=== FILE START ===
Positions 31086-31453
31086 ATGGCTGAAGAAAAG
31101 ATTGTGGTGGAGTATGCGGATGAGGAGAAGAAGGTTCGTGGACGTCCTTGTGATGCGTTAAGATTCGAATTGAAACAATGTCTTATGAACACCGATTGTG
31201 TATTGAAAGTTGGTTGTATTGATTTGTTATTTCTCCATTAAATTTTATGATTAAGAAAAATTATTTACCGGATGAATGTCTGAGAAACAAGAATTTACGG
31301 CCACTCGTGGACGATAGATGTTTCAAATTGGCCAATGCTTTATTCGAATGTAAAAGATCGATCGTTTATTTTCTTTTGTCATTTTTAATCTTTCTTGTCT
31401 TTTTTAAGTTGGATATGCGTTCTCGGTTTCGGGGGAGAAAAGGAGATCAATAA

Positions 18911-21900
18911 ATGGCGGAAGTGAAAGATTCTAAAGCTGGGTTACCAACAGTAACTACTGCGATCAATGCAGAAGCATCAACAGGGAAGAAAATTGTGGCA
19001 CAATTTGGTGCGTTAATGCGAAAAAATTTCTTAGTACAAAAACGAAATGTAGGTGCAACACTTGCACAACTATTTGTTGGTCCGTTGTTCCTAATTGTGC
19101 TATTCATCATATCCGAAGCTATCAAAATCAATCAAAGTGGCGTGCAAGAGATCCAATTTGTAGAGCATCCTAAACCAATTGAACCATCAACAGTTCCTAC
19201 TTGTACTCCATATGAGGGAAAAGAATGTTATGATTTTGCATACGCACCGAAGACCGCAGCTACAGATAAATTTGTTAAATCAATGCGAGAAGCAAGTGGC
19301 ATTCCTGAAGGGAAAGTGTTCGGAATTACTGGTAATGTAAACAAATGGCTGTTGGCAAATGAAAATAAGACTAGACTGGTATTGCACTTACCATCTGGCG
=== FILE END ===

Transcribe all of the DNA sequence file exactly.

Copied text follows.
Positions 31086-31453
31086 ATGGCTGAAGAAAAG
31101 ATTGTGGTGGAGTATGCGGATGAGGAGAAGAAGGTTCGTGGACGTCCTTGTGATGCGTTAAGATTCGAATTGAAACAATGTCTTATGAACACCGATTGTG
31201 TATTGAAAGTTGGTTGTATTGATTTGTTATTTCTCCATTAAATTTTATGATTAAGAAAAATTATTTACCGGATGAATGTCTGAGAAACAAGAATTTACGG
31301 CCACTCGTGGACGATAGATGTTTCAAATTGGCCAATGCTTTATTCGAATGTAAAAGATCGATCGTTTATTTTCTTTTGTCATTTTTAATCTTTCTTGTCT
31401 TTTTTAAGTTGGATATGCGTTCTCGGTTTCGGGGGAGAAAAGGAGATCAATAA

Positions 18911-21900
18911 ATGGCGGAAGTGAAAGATTCTAAAGCTGGGTTACCAACAGTAACTACTGCGATCAATGCAGAAGCATCAACAGGGAAGAAAATTGTGGCA
19001 CAATTTGGTGCGTTAATGCGAAAAAATTTCTTAGTACAAAAACGAAATGTAGGTGCAACACTTGCACAACTATTTGTTGGTCCGTTGTTCCTAATTGTGC
19101 TATTCATCATATCCGAAGCTATCAAAATCAATCAAAGTGGCGTGCAAGAGATCCAATTTGTAGAGCATCCTAAACCAATTGAACCATCAACAGTTCCTAC
19201 TTGTACTCCATATGAGGGAAAAGAATGTTATGATTTTGCATACGCACCGAAGACCGCAGCTACAGATAAATTTGTTAAATCAATGCGAGAAGCAAGTGGC
19301 ATTCCTGAAGGGAAAGTGTTCGGAATTACTGGTAATGTAAACAAATGGCTGTTGGCAAATGAAAATAAGACTAGACTGGTATTGCACTTACCATCTGGCG